Army Chief Lt. Gen Moeen U. Ahmed staged a military coup on 11 January 2007 in Bangladesh. The military-backed Caretaker Government (CTG) was formed outside the constitutional provisions. Fakhruddin Ahmed made head the government. President Iajuddin Ahmed had to run the presidency at gun point during said army rule.[14] [15] Lt. Gen. Moeen upgraded the Army Chief of Staff's rank to General.[16] Moeen extended the rule of the CTG for two years while his tenure for one year as army chief without lawful authority, in the absence of regular elected government following receiving NDC being the Lt. General and army chief which is designed for Lt. Colonel level officer. The coup has ended as of in 2008 after the military government held a parliamentary election in December 2008 and transfer of power was handed over to the Awami League, who won 230 seats in parliament.

2009 Bangladesh Rifles revolt

Main article: Bangladesh Rifles revolt

The Bangladesh Rifles revolt was a mutiny staged on 25 and 26 February 2009 in Dhaka by a section of the Bangladesh Rifles (BDR), a paramilitary force mainly tasked with guarding the borders of Bangladesh. The rebelling BDR soldiers took over the BDR headquarters in Pilkhana, killing the BDR Director-General Shakil Ahmed along with 56 other army officers and 17 civilians. They also fired on civilians, held many of their officers and their families hostage, vandalised property and looted valuables. By the second day, unrest had spread to 12 other towns and cities.[7][8] The mutiny ended as the mutineers surrendered their arms and released the hostages[9] after a series of discussions and negotiations with the government.[10]

2011 Bangladesh coup d'état attempt

Main article: 2011 Bangladesh coup d'état attempt

The 2011 Bangladesh coup d'état attempt was a coup planned for 11–12 January 2012 that was stopped by the Bangladesh Army in December 2011. This was announced at a press conference on 19 January 2012. The purpose of the coup was to establish Islamic law in Bangladesh.[11][12] A number of officers including retired ones were arrested.[13] The coup plotters argued that they were nationalists trying to prevent Bangladesh from being turned into a puppet of India.[14]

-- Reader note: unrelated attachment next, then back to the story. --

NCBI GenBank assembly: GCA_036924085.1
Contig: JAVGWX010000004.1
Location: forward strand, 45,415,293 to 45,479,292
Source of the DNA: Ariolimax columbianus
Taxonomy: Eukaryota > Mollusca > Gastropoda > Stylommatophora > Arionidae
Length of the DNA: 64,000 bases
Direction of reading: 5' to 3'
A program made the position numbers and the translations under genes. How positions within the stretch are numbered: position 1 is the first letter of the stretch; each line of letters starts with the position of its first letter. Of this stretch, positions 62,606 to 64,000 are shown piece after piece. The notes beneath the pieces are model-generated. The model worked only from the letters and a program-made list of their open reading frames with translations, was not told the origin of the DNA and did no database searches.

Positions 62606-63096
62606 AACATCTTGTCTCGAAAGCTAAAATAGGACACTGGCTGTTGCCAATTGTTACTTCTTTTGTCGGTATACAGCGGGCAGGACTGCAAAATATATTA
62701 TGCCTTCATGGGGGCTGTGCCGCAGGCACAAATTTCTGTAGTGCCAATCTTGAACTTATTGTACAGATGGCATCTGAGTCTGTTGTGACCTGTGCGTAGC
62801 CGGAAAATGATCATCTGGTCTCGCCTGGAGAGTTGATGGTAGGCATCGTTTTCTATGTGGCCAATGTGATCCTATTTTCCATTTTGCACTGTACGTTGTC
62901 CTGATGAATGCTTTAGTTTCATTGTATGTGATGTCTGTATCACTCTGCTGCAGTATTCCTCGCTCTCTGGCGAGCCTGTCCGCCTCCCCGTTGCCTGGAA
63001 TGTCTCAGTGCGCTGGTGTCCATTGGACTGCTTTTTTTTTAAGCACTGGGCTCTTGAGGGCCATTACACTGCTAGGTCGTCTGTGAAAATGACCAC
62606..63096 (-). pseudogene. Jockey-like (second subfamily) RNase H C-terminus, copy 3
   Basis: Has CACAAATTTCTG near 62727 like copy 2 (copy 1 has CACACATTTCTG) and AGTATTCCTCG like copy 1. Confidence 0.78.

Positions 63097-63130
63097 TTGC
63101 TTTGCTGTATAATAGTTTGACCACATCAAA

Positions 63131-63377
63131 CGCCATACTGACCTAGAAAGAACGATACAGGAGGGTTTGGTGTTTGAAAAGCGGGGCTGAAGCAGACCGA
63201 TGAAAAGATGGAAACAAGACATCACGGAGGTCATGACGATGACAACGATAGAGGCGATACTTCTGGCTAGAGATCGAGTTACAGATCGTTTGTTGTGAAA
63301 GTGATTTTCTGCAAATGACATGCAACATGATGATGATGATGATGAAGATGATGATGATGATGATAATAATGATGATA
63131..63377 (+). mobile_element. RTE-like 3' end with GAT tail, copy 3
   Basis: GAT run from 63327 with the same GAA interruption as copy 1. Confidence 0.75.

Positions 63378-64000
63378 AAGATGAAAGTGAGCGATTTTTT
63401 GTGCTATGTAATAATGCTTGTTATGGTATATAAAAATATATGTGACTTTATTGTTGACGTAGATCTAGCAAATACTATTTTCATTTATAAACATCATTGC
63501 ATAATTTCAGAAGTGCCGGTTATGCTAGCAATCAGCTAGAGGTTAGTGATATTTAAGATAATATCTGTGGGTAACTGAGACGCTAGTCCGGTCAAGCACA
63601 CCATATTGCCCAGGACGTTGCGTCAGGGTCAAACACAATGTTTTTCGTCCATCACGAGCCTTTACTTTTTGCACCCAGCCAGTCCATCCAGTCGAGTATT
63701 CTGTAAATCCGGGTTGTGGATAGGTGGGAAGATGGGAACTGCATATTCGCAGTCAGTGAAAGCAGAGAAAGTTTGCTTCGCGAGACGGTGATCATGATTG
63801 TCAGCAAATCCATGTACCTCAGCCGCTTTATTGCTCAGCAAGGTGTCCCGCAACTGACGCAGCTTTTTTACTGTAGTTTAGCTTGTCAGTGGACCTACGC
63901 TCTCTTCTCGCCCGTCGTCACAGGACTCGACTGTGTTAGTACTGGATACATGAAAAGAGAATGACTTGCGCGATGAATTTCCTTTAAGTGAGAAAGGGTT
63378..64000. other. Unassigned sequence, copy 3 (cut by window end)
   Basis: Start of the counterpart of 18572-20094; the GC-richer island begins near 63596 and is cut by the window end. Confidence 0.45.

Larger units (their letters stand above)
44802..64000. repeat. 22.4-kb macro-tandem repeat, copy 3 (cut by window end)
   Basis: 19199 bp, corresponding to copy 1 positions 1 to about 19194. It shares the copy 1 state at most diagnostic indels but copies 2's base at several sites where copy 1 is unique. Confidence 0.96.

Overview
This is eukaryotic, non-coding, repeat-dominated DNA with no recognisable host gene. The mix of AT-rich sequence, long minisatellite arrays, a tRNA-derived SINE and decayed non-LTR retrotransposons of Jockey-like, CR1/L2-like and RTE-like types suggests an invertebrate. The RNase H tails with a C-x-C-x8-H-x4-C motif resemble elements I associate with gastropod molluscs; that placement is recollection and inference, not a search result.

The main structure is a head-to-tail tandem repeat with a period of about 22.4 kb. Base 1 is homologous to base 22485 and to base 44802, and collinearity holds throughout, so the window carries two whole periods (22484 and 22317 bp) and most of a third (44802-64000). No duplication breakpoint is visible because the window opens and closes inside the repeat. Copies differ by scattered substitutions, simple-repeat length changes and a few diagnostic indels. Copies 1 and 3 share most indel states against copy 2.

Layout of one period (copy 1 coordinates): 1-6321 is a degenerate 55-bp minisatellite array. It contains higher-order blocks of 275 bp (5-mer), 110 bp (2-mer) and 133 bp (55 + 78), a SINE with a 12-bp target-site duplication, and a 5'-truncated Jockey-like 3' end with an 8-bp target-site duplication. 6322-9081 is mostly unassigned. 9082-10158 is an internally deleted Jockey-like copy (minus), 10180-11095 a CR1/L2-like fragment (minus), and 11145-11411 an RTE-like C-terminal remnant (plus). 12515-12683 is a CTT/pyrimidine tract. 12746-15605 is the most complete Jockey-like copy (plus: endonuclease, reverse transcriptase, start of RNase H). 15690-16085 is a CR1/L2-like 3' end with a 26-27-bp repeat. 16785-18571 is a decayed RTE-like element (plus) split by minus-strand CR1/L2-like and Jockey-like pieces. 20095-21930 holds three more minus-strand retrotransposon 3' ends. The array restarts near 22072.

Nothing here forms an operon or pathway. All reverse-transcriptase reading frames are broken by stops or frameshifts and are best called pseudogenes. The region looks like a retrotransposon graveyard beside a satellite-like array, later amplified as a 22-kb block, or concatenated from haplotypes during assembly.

See also


  1. ^ Liton, Shakhawat (15 August 2016). "Shame darker than the night". The Daily Star. Archived from the original on 12 October 2020. Retrieved 10 August 2017.
  2. ^ "Aug 15 in world media". The Daily Star. 19 November 2009. Archived from the original on 12 October 2020. Retrieved 12 August 2017.
  3. ^ "Death at Night". Time. 8 June 1981. Archived from the original on 30 September 2007. Retrieved 10 September 2006. President Ziaur Rahman, only 45, lay dead with two aides and six bodyguards in a government rest house in Chittagong. All were reportedly shot by an assassination squad, led by [Major General] Manjur, in the early morning hours Saturday.
  4. ^ "BBC On This Day - 1981: Bangladeshi president assassinated". BBC News. 30 May 1981. Retrieved 15 January 2009.
  5. ^ Ahamed, Emajuddin (2012). "Rahman, Shahid Ziaur". In Islam, Sirajul; Jamal, Ahmed A. (eds.). Banglapedia: National Encyclopedia of Bangladesh (Second ed.). Asiatic Society of Bangladesh.
  6. ^ "Leadership crisis in Bangladesh". Strategic Issues. The Daily Star. 7 April 2007. Archived from the original on 2 June 2007. Retrieved 15 January 2009.
  7. ^ বিডিআর জওয়ানদের বিদ্রোহ নিহতের সংখ্যা ১৫ বলে দাবি * মহাপরিচালক শাকিল বেঁচে নেই * জিম্মি কর্মকর্তাদের পরিণতি অজানা. Prothom Alo (in Bengali). 26 February 2009. p. 1. Archived from the original on 27 February 2009. Retrieved 25 February 2009.
  8. ^ "Bangladesh guard mutiny 'spreads'". BBC News. 26 February 2009. Retrieved 23 April 2010.
  9. ^ "Bangladesh guard mutiny 'is over'". BBC News. 26 February 2009. Retrieved 5 January 2010.
  10. ^ অবশেষে আত্মসমর্পণ. Prothom Alo (in Bengali). 27 February 2009.
  11. ^ "Major Zia used UK mobile SIM to talk to officers". The Daily Star. 21 January 2012. Retrieved 7 November 2016.
  12. ^ "Involvement of 'parties' under probe". The Daily Star. 28 February 2012. Retrieved 7 November 2016.
  13. ^ "Delhi 'tip-off' helped foil coup". The Telegraph. Retrieved 7 November 2016.
  14. ^ "Turbulent house". The Economist. 28 January 2012. Retrieved 7 November 2016.